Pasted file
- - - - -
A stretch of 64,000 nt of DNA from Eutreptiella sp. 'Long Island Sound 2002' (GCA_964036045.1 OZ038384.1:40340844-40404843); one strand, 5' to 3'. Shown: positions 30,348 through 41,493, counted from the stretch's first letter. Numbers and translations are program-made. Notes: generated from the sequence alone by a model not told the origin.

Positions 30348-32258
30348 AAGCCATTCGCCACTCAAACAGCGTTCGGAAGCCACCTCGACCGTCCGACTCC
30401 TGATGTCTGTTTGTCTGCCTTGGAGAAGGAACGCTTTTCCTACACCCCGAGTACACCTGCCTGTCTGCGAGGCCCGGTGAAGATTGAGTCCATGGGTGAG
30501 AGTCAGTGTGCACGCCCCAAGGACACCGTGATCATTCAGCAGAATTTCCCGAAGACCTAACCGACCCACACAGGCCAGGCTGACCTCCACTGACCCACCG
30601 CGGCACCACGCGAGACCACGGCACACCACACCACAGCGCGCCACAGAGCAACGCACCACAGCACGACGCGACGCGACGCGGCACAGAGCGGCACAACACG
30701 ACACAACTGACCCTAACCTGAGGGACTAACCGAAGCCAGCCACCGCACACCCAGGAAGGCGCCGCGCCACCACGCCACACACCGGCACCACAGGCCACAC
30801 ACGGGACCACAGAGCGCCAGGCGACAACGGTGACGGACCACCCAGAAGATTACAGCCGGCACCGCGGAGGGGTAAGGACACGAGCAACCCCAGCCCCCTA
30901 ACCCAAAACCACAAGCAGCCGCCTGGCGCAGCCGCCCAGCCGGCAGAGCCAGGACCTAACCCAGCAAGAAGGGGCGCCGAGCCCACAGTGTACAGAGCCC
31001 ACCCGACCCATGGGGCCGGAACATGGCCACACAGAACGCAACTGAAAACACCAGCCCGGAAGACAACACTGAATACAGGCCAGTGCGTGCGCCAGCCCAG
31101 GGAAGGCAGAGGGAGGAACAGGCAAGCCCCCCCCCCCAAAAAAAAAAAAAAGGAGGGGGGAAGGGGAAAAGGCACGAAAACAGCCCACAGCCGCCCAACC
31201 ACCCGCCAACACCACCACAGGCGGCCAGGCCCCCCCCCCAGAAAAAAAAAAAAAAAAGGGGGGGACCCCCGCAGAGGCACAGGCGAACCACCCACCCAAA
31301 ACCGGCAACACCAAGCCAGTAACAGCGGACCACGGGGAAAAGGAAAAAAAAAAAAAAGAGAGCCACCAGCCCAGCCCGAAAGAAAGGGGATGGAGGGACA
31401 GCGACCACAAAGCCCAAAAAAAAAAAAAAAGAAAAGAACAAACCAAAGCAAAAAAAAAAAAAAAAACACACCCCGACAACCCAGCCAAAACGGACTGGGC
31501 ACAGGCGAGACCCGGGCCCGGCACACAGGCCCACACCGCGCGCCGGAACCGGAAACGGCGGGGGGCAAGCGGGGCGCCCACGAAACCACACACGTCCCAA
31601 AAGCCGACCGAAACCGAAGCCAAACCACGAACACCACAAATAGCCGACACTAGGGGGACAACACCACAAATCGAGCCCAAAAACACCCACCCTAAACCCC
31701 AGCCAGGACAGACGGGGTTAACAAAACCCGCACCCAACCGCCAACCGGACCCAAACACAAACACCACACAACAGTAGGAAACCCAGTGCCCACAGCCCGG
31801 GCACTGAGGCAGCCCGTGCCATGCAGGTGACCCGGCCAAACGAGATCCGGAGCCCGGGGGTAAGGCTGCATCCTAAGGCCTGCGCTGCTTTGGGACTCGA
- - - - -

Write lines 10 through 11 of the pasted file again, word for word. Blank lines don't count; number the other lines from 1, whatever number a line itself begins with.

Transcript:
31001 ACCCGACCCATGGGGCCGGAACATGGCCACACAGAACGCAACTGAAAACACCAGCCCGGAAGACAACACTGAATACAGGCCAGTGCGTGCGCCAGCCCAG
31101 GGAAGGCAGAGGGAGGAACAGGCAAGCCCCCCCCCCCAAAAAAAAAAAAAAGGAGGGGGGAAGGGGAAAAGGCACGAAAACAGCCCACAGCCGCCCAACC